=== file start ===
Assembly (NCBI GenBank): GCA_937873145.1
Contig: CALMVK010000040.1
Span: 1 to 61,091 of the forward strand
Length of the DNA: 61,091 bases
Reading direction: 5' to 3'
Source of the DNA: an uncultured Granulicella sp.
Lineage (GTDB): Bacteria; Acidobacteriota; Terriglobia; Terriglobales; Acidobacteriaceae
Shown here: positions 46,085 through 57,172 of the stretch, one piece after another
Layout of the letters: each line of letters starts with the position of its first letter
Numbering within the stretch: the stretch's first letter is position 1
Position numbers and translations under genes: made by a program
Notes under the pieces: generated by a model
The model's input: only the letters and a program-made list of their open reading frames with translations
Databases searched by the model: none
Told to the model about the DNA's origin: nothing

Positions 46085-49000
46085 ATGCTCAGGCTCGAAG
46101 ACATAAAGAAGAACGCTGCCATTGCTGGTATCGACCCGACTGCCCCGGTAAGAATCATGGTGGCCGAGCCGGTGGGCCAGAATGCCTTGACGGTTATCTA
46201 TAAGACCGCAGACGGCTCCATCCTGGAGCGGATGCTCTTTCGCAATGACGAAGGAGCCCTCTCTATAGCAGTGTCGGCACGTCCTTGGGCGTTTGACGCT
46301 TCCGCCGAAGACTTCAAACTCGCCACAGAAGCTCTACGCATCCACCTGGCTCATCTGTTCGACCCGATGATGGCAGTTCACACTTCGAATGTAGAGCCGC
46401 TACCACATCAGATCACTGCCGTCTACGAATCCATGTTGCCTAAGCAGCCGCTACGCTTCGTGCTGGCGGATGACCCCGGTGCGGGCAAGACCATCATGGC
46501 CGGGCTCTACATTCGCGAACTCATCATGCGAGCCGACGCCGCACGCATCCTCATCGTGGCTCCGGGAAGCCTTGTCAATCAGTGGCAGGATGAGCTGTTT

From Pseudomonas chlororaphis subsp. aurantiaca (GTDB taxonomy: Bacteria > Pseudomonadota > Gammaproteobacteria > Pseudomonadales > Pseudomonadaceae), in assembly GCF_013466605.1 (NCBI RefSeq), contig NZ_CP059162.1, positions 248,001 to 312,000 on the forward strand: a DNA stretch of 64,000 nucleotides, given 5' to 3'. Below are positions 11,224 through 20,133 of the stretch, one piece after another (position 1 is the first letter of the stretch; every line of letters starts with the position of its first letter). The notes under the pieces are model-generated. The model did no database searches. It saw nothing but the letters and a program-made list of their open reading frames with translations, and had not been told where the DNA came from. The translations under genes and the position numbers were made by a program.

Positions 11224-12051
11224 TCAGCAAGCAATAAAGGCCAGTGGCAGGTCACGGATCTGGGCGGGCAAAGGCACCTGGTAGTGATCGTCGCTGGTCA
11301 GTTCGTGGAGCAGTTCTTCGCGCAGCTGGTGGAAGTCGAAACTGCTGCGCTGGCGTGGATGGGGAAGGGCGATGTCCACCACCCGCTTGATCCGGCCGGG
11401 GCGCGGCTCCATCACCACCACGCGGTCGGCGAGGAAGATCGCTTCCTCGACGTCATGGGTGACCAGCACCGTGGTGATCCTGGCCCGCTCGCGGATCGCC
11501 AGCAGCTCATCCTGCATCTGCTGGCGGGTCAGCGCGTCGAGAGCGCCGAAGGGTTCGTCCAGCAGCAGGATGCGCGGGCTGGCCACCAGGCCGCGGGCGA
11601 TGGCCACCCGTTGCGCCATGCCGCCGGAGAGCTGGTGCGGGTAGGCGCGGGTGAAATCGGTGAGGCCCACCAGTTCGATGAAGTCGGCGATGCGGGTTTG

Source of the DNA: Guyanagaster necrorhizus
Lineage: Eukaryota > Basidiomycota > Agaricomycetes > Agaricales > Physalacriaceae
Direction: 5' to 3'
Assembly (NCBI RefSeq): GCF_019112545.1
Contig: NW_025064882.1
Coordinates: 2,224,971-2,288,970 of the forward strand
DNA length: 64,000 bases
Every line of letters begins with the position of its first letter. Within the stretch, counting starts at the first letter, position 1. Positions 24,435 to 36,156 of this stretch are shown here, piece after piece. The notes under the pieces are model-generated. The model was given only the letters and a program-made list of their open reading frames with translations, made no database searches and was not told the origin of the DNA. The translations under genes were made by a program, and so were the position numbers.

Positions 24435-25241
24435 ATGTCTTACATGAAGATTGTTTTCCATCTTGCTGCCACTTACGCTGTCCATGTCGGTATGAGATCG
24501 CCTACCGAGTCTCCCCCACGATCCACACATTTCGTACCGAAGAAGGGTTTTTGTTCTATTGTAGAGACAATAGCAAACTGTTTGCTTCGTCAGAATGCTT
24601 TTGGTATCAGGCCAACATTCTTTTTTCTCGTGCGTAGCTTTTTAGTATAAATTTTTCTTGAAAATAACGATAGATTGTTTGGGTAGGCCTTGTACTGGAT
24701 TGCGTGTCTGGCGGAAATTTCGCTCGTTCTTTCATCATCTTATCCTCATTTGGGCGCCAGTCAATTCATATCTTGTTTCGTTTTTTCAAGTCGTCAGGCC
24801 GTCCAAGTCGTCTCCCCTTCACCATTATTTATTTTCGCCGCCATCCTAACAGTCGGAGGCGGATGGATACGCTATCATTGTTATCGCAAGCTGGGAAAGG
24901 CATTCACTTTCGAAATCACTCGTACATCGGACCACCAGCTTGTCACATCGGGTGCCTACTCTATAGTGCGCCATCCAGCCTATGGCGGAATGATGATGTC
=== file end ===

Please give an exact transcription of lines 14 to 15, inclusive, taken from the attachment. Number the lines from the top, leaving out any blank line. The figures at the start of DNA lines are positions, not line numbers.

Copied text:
Databases searched by the model: none
Told to the model about the DNA's origin: nothing